Wednesday, 23 October 2013

Hail Satan – Or Why We Need More Devils

I finally got round to seeing the film World War Z which presented an interesting concept, the idea of the tenth man. Apparently, this is based on truth according this description on-line:

Following the Yom Kippur War (1973) which took Israeli military intelligence by surprise, institutions were put in place to reduce the chances that group think and overly dominant commanders would prevent diverse opinions from reaching decision makers or from being initiated at all. One of these was a unit often referred to as the devil's advocate office.

As describe by Yosef Kupperwasser, who used to head the Research Division of the IDF, in Lesson's From Israel's Intelligence Reforms :

The devil’s advocate office ensures that AMAN’s intelligence assessments are creative and do not fall prey to group think. The office regularly criticizes products coming from the analysis and production divisions, and writes opinion papers that counter these departments’ assessments. The staff in the devil’s advocate office is made up of extremely experienced and talented officers who are known to have a creative, “outside the box” way of thinking. Perhaps as important, they are highly regarded by the analysts. As such, strong consideration is given to their conclusions and their memos  go directly to the office of the Director of Military Intelligence, as well as to all major decision makers. The devil’s advocate office also proactively combats group think and conventional wisdom by writing papers that examine the possibility of a radical and negative change occurring within the security environment. This is done even when the defense establishment does not think that such a development is likely, precisely to explore alternative assumptions and worst-case scenarios.

In the film, it was described as “the duty” of the tenth man to challenge the majority which implies that even if he agrees with the consensus he must oppose them by presenting a thorough investigation and case to the contrary.

The use of the phrase “devil’s advocate” is an interesting one seeing as the word satan in the original Hebrew means to oppose, be against, or accuse. The figure of Satan appears by name only twice in the entire Old Testament. Once is in the book of Job where Satan is apparently on staff in heaven acting as a literal devil’s advocate against God who praises Job’s piety which Satan questions. The second is in the book of Numbers where God sends an adversary to prevent Balaam from acting against his own people. This word translated into English as adversary is the Hebrew word satan. It is not until after the Babylonian Captivity, possibly due to the influence of the Zoroastrian religion, that Satan became elevated to evil prince of darkness we know today.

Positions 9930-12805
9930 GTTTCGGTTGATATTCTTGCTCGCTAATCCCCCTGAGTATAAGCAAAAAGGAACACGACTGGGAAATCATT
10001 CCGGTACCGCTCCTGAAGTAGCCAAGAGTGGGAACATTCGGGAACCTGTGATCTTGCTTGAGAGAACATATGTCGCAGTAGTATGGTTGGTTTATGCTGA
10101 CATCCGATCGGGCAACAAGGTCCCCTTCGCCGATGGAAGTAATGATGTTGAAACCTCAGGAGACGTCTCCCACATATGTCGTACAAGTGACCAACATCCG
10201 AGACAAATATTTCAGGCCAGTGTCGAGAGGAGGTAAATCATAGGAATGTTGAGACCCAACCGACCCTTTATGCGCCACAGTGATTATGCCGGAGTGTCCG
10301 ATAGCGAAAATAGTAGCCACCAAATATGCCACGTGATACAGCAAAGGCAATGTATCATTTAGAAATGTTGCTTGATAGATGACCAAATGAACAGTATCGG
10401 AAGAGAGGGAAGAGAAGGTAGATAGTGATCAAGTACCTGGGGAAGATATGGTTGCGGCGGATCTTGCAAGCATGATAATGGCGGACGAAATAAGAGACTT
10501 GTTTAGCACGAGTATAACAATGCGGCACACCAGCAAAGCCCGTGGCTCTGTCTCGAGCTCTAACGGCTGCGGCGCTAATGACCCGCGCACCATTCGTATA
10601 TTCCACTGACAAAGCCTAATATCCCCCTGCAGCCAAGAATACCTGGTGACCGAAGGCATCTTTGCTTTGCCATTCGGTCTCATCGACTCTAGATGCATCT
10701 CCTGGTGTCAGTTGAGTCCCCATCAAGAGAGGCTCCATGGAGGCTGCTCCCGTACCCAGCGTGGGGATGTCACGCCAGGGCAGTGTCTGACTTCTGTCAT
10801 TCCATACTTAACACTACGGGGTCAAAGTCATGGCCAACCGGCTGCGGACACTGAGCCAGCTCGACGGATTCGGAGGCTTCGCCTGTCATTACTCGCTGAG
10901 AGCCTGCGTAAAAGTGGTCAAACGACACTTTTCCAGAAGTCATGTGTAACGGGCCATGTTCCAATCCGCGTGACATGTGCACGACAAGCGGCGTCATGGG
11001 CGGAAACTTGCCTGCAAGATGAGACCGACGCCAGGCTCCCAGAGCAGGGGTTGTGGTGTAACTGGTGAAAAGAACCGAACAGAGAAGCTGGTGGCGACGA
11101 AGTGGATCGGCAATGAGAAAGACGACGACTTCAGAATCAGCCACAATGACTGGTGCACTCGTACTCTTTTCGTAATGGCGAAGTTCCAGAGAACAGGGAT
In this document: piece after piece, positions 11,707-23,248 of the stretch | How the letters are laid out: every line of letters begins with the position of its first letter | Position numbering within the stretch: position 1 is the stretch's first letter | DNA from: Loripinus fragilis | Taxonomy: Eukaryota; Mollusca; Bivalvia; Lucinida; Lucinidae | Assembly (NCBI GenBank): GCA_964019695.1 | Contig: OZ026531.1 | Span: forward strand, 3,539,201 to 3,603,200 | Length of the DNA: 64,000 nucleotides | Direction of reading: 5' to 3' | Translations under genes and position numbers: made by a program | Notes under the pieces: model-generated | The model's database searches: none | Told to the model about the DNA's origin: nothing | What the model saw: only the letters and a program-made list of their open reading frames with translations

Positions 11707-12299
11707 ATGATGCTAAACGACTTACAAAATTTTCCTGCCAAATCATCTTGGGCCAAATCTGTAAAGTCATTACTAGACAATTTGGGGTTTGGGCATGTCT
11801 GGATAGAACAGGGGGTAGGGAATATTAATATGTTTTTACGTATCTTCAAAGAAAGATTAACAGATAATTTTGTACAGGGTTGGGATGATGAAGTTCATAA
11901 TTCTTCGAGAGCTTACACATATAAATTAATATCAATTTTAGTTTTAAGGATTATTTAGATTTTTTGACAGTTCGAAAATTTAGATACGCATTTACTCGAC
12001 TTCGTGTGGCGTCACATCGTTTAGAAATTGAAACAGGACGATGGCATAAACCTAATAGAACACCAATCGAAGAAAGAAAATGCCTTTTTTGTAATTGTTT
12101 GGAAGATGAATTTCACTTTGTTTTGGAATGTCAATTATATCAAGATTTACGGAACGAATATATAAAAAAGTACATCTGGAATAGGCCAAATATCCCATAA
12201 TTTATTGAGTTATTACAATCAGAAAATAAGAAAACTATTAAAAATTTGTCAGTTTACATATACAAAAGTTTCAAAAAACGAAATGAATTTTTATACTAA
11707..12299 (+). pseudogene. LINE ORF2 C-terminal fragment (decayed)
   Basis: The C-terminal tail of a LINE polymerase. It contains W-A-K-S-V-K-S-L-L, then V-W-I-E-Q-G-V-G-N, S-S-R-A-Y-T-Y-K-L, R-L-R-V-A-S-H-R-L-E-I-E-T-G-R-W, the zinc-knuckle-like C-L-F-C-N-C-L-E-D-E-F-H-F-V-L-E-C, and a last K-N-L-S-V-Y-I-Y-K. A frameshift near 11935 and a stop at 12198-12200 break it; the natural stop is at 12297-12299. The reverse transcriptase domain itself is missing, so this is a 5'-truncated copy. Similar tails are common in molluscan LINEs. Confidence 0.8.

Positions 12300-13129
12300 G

Once upon a time the field of Science was known as Natural Philosophy. At the core of this philosophy is the scientific method not as the pursuit of truth, but rather the pursuit of falsehood. Humans are by nature believing creatures. Science has brought about the world we enjoy today by chipping away false beliefs, not by building truth. Whatever remains after this process is granted the highest honour of being deemed most likely true. As a result science has brought mankind closer to truth that any other study.

The popular rendering of the tale of Satan was that he was once the angel Lucifer whose arrogance led him to challenge God for which he was cast from heaven into hell. The name Lucifer means “light bringer” and is associated with the morning star, the planet Venus. As such, the name carries the connotation of meaning enlightenment. I prefer to see this story in reverse. By being Satan, challenging accepted beliefs, we achieve enlightenment to become Lucifer.

I appreciate that billions of people throughout the world believe the tale of Lucifer/Satan to be fact and with that have all sorts of associations concerning this source of all evil. However, in this context I am using Satan’s role as an allegory to illustrate that every organisation, even God’s heavenly one, needs a tenth man, a satan if you will, to challenge the leadership, the yes-men, the group think, and the herd mentality be it in politics, business, social life, or even within ourselves.  We all need a little devil inside to challenge our own biases and assumptions.

1 comment:

  1. I really admire your posts and your blog. I do hope you never stop writing! :) I first stumbled upon your AC3 post and it got me hooked. Wonderful and very interesting. I shall continue reading all your other posts.